A Conservative activist at the centre of bullying allegations was appointed to a key role in the party's general election campaign despite warnings of his record of "aggressive and bullying conduct", an inquiry has found.
Law firm Clifford Chance found that complaints were made about the conduct of the so-called "Tatler Tory" Mark Clarke on seven occasions before the party finally mounted an investigation into his behaviour.
However the report said that the party's then co-chairmen Lord Feldman and Grant Shapps had not been made aware of allegations until August last year when an internal party inquiry was launched.
The law firm was finally brought in to investigate after the suicide of a young activist Elliott Johnson whose complaint against Mr Clarke finally triggered the internal investigation.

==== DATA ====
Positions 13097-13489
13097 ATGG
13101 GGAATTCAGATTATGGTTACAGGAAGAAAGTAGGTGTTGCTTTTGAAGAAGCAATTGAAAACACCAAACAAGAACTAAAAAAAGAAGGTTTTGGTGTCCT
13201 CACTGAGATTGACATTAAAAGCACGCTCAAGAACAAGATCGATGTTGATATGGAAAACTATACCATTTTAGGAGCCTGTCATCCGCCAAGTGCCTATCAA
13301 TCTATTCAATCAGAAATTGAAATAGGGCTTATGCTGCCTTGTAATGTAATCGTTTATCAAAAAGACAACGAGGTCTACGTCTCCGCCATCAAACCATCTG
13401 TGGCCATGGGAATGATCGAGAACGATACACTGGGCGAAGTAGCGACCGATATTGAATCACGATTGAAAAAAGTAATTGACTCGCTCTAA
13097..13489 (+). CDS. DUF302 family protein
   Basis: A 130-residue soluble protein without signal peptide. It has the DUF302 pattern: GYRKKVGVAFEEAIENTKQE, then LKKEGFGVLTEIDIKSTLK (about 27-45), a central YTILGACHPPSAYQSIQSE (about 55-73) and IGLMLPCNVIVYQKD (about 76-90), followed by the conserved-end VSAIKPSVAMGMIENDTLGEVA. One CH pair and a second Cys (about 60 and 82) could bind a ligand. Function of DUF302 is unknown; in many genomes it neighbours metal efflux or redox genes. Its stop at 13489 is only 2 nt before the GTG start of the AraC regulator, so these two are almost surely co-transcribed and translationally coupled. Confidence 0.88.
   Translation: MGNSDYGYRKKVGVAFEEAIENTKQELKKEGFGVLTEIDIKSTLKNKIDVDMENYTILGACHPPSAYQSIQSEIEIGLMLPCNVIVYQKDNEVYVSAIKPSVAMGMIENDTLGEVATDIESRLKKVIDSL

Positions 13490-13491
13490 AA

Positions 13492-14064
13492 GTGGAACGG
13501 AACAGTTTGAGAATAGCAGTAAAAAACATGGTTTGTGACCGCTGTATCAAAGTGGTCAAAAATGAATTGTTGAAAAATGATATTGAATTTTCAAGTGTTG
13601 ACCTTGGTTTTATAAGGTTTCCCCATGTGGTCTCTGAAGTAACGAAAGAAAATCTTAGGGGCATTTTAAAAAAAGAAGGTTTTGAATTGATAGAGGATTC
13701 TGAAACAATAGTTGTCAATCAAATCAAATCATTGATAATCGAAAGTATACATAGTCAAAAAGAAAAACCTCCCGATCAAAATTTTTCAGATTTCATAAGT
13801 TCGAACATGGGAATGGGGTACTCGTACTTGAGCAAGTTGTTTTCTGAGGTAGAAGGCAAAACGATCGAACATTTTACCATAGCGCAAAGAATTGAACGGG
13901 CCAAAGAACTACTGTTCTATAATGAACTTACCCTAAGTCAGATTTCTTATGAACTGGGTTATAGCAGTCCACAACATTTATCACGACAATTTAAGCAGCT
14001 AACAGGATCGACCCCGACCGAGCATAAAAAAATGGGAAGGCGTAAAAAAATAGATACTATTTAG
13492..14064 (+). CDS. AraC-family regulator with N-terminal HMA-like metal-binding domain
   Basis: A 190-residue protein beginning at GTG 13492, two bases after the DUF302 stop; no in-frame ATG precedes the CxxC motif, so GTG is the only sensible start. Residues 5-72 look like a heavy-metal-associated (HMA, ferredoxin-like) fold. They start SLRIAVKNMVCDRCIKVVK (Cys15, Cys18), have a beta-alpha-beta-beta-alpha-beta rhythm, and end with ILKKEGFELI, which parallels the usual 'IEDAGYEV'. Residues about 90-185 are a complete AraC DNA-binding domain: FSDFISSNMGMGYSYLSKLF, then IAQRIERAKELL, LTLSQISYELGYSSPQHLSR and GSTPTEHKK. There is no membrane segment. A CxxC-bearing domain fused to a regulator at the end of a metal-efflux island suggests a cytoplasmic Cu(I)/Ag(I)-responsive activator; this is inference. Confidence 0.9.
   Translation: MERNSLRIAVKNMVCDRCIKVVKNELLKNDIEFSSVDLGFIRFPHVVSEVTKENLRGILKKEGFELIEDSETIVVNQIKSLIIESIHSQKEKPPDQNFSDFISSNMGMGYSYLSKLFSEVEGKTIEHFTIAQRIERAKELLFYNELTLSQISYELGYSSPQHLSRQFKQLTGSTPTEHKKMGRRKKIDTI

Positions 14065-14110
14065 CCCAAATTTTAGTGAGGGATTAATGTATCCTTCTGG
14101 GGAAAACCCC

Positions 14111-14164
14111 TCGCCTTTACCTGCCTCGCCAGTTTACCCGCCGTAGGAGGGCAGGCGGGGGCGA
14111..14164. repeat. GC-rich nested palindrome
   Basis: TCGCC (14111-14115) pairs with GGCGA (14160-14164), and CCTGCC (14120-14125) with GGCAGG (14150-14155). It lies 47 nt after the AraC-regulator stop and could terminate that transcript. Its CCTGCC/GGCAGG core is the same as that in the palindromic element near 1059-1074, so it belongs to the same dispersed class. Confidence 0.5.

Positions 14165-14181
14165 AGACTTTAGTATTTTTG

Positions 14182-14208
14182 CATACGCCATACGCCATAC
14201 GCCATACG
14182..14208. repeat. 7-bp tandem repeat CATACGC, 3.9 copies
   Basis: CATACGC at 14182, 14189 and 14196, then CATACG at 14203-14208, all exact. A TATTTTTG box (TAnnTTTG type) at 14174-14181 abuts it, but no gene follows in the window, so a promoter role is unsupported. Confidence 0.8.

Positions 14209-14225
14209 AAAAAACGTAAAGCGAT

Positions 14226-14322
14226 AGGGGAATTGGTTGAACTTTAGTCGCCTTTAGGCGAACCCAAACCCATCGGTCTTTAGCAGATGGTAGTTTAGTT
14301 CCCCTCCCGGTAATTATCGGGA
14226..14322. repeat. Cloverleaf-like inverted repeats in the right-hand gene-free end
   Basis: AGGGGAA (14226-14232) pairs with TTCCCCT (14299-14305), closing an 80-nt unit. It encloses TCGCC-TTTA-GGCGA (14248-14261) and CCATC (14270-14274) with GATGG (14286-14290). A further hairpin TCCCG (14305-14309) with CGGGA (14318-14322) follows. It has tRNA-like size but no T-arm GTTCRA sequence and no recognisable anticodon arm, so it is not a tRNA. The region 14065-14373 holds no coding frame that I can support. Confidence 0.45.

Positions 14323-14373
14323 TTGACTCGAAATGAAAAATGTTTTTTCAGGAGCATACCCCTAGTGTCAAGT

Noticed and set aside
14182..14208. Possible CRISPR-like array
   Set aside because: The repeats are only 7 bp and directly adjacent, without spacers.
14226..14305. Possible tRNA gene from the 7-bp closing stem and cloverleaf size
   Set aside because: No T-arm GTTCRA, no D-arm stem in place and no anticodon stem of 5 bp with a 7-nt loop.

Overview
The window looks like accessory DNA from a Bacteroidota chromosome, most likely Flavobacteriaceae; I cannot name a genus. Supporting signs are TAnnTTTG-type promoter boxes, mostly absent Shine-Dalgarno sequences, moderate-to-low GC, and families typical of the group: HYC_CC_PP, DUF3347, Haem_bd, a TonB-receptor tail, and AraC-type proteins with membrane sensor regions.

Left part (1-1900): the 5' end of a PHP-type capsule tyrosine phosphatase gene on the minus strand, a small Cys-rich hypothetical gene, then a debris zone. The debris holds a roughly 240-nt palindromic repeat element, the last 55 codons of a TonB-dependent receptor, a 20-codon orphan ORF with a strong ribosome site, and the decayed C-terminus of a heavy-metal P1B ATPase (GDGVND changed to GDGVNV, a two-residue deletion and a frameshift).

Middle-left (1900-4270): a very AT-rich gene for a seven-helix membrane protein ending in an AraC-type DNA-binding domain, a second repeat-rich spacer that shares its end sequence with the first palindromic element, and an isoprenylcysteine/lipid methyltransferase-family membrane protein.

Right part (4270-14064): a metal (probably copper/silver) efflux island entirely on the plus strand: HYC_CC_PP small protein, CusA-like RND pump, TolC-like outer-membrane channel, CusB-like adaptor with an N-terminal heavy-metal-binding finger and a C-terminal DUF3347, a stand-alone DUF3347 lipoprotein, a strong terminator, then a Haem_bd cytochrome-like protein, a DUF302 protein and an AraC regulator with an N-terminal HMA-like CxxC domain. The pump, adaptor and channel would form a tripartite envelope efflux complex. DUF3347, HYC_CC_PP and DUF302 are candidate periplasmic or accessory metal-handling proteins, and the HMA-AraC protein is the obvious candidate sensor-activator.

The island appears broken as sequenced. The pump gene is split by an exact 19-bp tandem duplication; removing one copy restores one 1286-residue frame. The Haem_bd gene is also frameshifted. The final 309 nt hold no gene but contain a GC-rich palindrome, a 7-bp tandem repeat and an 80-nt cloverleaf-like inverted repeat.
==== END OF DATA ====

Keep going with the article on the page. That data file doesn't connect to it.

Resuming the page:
In response to its report, the party said it was establishing new procedures for handling complaints by volunteers, including a dedicated hotline and training for relevant party employees.
Party chairman Sir Patrick McLoughlin said: "The death of Elliott Johnson was a tragedy and our thoughts remain with his family and friends.
"As we address the findings of this report I want to make clear that there can be no place for bullying behaviour in our party and we all have a responsibility to act when it occurs.
"The actions we are taking today will continue to ensure that volunteers, who are so vital to our party, can flourish."